This new book provides a scholarly, yet practical approach to the challenges found in teaching introductory psychology. Best Practices for Teaching Introduction to Psychology addresses:
• developing the course and assessing student performance
• selecting which topics to cover and in how much depth
• the effective use of teaching assistants (TAs) and efficient and fair ways to construct and grade exams
• choosing the best textbook
• assessment advice on how to demonstrate students are learning;
• using on-line instruction, writing exercises, and class demonstrations
• teaching majors and non-majors in the same classroom.
This book will appeal to veteran and novice educators who teach introductory psychology as well as graduate students teaching the course for the first time. It will also serve as an excellent resource in faculty workshops on teaching introductory psychology.
"This edited volume will be a useful tool for the first-year graduate student who has to teach the course as well as for faculty who have taught the course for almost 20 years. Many of the issues discussed in Best Practices are similiar to issues that psychology faculty discuss for undergraduate and graduate psychology curricula." - PsycCRITIQUES
"…many teaching books appear to be designed for beginning instructors…this book is unique in that it will also appeal to instructors who have taught the course for years." -Kevin J. Apple, James Madison University, USA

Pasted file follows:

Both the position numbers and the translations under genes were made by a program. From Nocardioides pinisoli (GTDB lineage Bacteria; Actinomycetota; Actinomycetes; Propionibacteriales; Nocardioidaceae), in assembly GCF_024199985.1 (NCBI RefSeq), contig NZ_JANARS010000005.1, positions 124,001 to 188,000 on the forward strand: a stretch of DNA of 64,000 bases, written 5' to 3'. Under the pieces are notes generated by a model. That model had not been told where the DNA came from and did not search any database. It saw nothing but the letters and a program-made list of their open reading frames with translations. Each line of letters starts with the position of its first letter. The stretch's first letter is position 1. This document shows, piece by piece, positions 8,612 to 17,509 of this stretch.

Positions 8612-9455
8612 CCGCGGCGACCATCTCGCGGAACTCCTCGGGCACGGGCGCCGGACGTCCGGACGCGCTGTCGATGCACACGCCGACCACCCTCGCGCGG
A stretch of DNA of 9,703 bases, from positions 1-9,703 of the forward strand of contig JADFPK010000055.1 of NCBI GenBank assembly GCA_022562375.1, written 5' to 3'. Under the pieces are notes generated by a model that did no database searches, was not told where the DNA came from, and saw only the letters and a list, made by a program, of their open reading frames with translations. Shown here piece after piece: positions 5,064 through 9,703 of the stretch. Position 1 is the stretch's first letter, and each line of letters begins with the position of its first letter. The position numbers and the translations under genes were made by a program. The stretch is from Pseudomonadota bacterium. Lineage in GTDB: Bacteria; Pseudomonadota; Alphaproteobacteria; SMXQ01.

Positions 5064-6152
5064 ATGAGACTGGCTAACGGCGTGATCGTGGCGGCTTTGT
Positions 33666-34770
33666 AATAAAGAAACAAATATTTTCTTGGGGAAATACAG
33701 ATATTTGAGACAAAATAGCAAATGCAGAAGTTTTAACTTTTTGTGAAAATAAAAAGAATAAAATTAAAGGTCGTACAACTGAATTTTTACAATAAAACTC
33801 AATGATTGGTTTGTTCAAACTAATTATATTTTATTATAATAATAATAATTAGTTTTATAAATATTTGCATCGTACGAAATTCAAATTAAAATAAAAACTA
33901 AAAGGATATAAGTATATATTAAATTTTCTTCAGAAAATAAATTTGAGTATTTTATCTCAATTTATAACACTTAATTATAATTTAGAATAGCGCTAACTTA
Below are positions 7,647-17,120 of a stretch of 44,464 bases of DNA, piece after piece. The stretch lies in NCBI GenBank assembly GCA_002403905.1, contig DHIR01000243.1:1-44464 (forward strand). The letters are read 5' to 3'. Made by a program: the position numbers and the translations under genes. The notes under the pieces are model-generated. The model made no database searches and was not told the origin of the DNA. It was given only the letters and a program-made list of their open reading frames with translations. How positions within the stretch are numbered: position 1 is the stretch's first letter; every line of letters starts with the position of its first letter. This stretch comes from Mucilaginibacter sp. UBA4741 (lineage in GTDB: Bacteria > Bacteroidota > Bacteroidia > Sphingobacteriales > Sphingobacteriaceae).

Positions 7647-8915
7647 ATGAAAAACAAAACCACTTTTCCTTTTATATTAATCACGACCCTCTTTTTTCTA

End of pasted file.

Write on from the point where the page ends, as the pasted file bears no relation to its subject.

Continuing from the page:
"I suspect that most faculty will use it as a reference to which they will return again and again as they confront various problems in teaching the Intro course…" -Douglas A. Bernstein, University of South Florida, USA
G.W. Hill, IV, Foreword. D.S. Dunn, S.L. Chew, Preface. D.S. Dunn, S.L. Chew, Grounding the Teaching of Introductory Psychology: Rationale for and Overview of Best Practices. Part 1. Basic Issues. R.A. Griggs, Selecting an Introductory Textbook: They Are Not "All the Same." D.S. Dunn, M.E. Schmidt, S.B. Zaremba, On Becoming a Fox: Covering Unfamiliar Topics in Introductory Psychology. R.A.R. Gurung, D. Daniel, Evidence-Based Pedagogy: Do Text-Based Pedagogical Features Enhance Student Learning? D.C. Appleby, Defining, Teaching, and Assessing Critical Thinking in Introductory Psychology. A. Hackney, J.H. Korn, W. Buskist, Learning to Teach Introductory Psychology: Philosophy and Practice. Part 2. Alternative Approaches to Teaching Introductory Psychology. E. Johnson, J. Carton, Introductory Psychology Without the Big Book. J.E. Trimble, Enriching Introductory Psychology With Race and Ethnicity: Considerations for History of Psychology, Biopsychology, and Intelligence Measurement. R.M. Stoddart, M.J. McKinley, Using Narratives, Literature, and Primary Sources to Teach Introductory Psychology: An Interdisciplinary Approach. D.L. Finley, Teaching Introductory Psychology Online: Active Learning is Not an Oxymoron. T.E. Ludwig, C.W. Perdue, Multimedia and Computer-Based Learning in Introductory Psychology. M.M. Handelsman, Teaching Ethics in Introductory Psychology. Part 3. Assessment Issues. R.A. Smith, A.C. Fineburg, Standards and Outcomes: Encouraging Best Practices in Teaching Introductory Psychology. J.S. Halonen, C.M. Harris, D.A. Pastor, C.E. Abrahamsom, C.J. Huffman, Assessing General Education Outcomes in Introductory Psychology. Part 4. Focus on Student Learning. S.L. Chew, Seldom in Doubt but Often Wrong: Addressing Tenacious Student Misconceptions. V.A. Benassi, G.S. Goldstein, Students' Beliefs About Paranormal Claims: Implications for Teaching Introductory Psychology. C.E. Abrahamson, Motivating Students Through Personal Connections: Storytelling as Pedagogy in Introductory Psychology. Part 5. Last Words. D.G. Myers, Teaching Tips From Experienced Teachers: Advice for Introductory Psychology.